If you’re a history buff, then there will be plenty for you to see and learn in Berlin. Germany’s capital stands on historic grounds and it’s believed to have been inhabited since pre-Christian times by Slavic Wends, Burgundian tribes and Germanic Swabian. However, no one knows for sure where the name “Berlin” originates. Some say it was given by the West Slavic inhabitants, meaning “swamp” in Old Polabian (“birl-” or “berl-”). Others associate the name with the German term “Bär” (“bear”). Berlin’s coat of arms actually features a bear.
There have been found evidences of modern settlements in the area of Berlin that date from 1174 (wooden house parts) and 1192 (a wooden rod). The oldest written records about villages in the area are from the 12th century.
Köpenick dates from 1209 and Spandau was founded in 1197, but these villages became part of Berlin much later, in 1920. Today’s Central Berlin was mentioned for the first time in 1237, under the name Cölln. The year 1237 is also celebrated as the city’s founding date. Finally, the name Berlin, referring to today’s capital, was first mentioned in 1244.
Later, in the 15th century, Berlin-Cölln was recognised for the first time as a capital, being the “headquarters” of the Margraviate of Brandenburg established by Frederick I. Since then, Berlin was ruled by the Hohenzollern family, which has given, depending on the era, numerous German emperors, kings of Prussia and electors of Brandenburg. The Hohenzollernepoch ended in 1918.
The 17th century (1618-1648) brought the Thirty Years’ War, which literally destroyed Berlin. Fifty per cent of the population died and one third of the buildings were devastated. Slowly, Berlin was rebuilt and repopulated and by 1700, most of the city’s residents were immigrants coming from France, Salzburg, Poland and Bohemia.
The Kingdom of Prussia was founded in 1701 and Berlin was named its capital. From that moment, Berlin began its growth and in 1709, it merged with Dorotheenstadt, Friedrichstadt, Friedrichswerder and Cölln. It was known as Haupt-und Residenzstadt Berlin.
In the 19th century, Berlin became even more powerful thanks to the Industrial Revolution that increased the city’s population and economy. In no time, Berlin became Germany’s major economic centre and incorporated various other areas, such as Moabit and Wedding. In the late 19th century, the German Empire was founded and, obviously, Berlin was named its capital.
The beginning of the 20th century was one of the best periods for Berlin, as it became larger, with 100% more population as compared to the previous century. At the same time, during the 1920s, the city was recognised as a world capital, famous for its unsurpassed leadership in industries, science, film, humanities, government and higher education.
A decade later, all this hype and growth would be discontinued, as the power was taken over by the Nazi Party and Adolf Hitler. The Jewish population in Berlin was destroyed, as some of them emigrated, while others became victims of the Holocaust and were sent to Auschwitz and other such death camps. World War II brought a lot of damage to the city. The Battle of Berlin and the air raids between 1943 and 1945 destroyed most of the city, including significant attractions such as Reichstag and the Brandenburg Gate.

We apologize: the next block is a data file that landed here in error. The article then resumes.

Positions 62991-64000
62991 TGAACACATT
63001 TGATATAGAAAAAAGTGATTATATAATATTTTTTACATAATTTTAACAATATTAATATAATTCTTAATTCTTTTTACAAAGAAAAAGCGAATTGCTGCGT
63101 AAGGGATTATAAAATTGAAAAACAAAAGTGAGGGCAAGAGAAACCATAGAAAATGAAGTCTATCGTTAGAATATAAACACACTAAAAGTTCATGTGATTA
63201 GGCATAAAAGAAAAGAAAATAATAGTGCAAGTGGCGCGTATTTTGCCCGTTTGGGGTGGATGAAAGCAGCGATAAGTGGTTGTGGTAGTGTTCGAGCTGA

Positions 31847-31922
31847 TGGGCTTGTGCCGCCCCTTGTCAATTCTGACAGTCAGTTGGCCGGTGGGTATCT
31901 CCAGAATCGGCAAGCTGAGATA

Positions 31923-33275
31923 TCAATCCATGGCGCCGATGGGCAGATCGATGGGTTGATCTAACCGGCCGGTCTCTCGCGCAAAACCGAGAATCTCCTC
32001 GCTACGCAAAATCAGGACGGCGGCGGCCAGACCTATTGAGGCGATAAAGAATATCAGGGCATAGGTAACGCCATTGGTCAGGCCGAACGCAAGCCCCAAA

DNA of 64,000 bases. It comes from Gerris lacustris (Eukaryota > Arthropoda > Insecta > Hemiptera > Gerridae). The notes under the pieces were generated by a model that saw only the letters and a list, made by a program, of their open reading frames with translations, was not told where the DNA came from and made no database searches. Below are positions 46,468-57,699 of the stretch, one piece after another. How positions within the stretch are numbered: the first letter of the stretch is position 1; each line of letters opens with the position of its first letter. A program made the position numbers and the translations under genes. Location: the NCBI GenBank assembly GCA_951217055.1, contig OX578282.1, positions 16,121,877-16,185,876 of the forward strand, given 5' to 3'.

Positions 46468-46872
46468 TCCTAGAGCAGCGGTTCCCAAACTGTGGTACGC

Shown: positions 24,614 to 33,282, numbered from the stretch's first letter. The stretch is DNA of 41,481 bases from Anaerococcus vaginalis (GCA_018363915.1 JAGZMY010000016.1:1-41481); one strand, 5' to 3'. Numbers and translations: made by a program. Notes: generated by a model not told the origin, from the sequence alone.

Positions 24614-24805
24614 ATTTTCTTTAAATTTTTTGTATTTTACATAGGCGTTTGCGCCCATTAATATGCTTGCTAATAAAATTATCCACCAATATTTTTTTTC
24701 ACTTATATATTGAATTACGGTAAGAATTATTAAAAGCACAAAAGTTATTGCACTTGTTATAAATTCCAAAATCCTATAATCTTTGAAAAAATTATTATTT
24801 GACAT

The War ended in 1945, but Berlin wasn’t even close to peace and unification. The city was divided into four areas, which were occupied by the Soviet Union (East Berlin) and France, the United Kingdom and the United States (West Berlin). In 1949, this led to the foundation of the Marxist-Leninist German Democratic Republic in East Germany, under the leadership of the Soviets, and the Federal Republic of Germany in West Germany, administered by the French, British and Americans. As a result, the Cold War tensions increased, especially that East Germany surrounded West Berlin entirely. Therefore, West Germany was forced to establish its government and temporary capital in Bonn.
A significant moment in Berlin’s history is the construction of the famous Berlin Wall that separated the western and eastern sides of the city. It was built in 1961. Strictly controlled checkpoints were installed, but people from West Berlin were allowed to pass to East Berlin. On the other hand though, Easterners could not get to West Germany or West Berlin. The Wall was reinforced with 45,000 sections of concrete, 250 guard dogs, 300 watchtowers and almost 80 miles of fencing. Even though it was almost impossible to escape, around 5,000 Easterners were able to get on the Western side.
On 9 November 1989, the Berlin Wall finally fell and was almost completely destroyed in the following weeks. The East Side Gallery is the largest part of the Wall that has survived till date. Germany was reunified in 1990, when it became the Federal Republic of Germany, with Berlin as official capital. The government was moved to Berlin in 1991.
After such disturbing and unfortunate history, Berlin has risen from its own ashes like a phoenix and has become the wonderful and powerful city we know today. Currently, the German capital is a world leader in science, media, politics, culture and industry. Moreover, it features tens of globally famous museums, universities, festivals, entertainment venues and orchestras. The former East Berlin in particular has become a cultural hub that attracts youngsters and artists from all around the world.
Don’t miss the chance of visiting one of the most beautiful and modern European cities. You’ll have the opportunity to enjoy amazing contemporary arts, vibrant and wild nightlife, diverse architecture, rich history and significant attractions that will definitely fill yoursoul with joy and beauty.
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